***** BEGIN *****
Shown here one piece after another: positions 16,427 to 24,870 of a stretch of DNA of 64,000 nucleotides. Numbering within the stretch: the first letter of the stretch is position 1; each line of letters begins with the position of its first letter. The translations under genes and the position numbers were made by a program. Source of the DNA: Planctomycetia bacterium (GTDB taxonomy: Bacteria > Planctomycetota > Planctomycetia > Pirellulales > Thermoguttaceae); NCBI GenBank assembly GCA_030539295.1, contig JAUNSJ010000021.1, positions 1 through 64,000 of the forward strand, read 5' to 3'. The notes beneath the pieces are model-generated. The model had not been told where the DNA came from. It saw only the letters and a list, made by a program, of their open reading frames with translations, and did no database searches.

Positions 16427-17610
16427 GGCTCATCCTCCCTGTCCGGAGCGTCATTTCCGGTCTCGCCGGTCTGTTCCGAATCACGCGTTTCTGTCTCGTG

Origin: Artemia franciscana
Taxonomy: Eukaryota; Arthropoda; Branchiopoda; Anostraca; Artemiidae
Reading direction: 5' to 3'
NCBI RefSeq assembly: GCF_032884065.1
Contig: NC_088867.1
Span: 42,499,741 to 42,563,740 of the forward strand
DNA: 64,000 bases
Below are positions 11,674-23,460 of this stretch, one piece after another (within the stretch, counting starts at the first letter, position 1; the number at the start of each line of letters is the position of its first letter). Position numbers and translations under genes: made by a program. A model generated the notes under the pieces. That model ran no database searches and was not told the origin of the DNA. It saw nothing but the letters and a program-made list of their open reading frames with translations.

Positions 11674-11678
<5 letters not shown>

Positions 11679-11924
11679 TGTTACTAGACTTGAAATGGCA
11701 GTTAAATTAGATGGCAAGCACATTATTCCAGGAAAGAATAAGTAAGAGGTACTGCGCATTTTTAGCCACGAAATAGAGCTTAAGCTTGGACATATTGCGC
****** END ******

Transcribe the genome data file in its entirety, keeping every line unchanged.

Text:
Shown here one piece after another: positions 16,427 to 24,870 of a stretch of DNA of 64,000 nucleotides. Numbering within the stretch: the first letter of the stretch is position 1; each line of letters begins with the position of its first letter. The translations under genes and the position numbers were made by a program. Source of the DNA: Planctomycetia bacterium (GTDB taxonomy: Bacteria > Planctomycetota > Planctomycetia > Pirellulales > Thermoguttaceae); NCBI GenBank assembly GCA_030539295.1, contig JAUNSJ010000021.1, positions 1 through 64,000 of the forward strand, read 5' to 3'. The notes beneath the pieces are model-generated. The model had not been told where the DNA came from. It saw only the letters and a list, made by a program, of their open reading frames with translations, and did no database searches.

Positions 16427-17610
16427 GGCTCATCCTCCCTGTCCGGAGCGTCATTTCCGGTCTCGCCGGTCTGTTCCGAATCACGCGTTTCTGTCTCGTG

Origin: Artemia franciscana
Taxonomy: Eukaryota; Arthropoda; Branchiopoda; Anostraca; Artemiidae
Reading direction: 5' to 3'
NCBI RefSeq assembly: GCF_032884065.1
Contig: NC_088867.1
Span: 42,499,741 to 42,563,740 of the forward strand
DNA: 64,000 bases
Below are positions 11,674-23,460 of this stretch, one piece after another (within the stretch, counting starts at the first letter, position 1; the number at the start of each line of letters is the position of its first letter). Position numbers and translations under genes: made by a program. A model generated the notes under the pieces. That model ran no database searches and was not told the origin of the DNA. It saw nothing but the letters and a program-made list of their open reading frames with translations.

Positions 11674-11678
<5 letters not shown>

Positions 11679-11924
11679 TGTTACTAGACTTGAAATGGCA
11701 GTTAAATTAGATGGCAAGCACATTATTCCAGGAAAGAATAAGTAAGAGGTACTGCGCATTTTTAGCCACGAAATAGAGCTTAAGCTTGGACATATTGCGC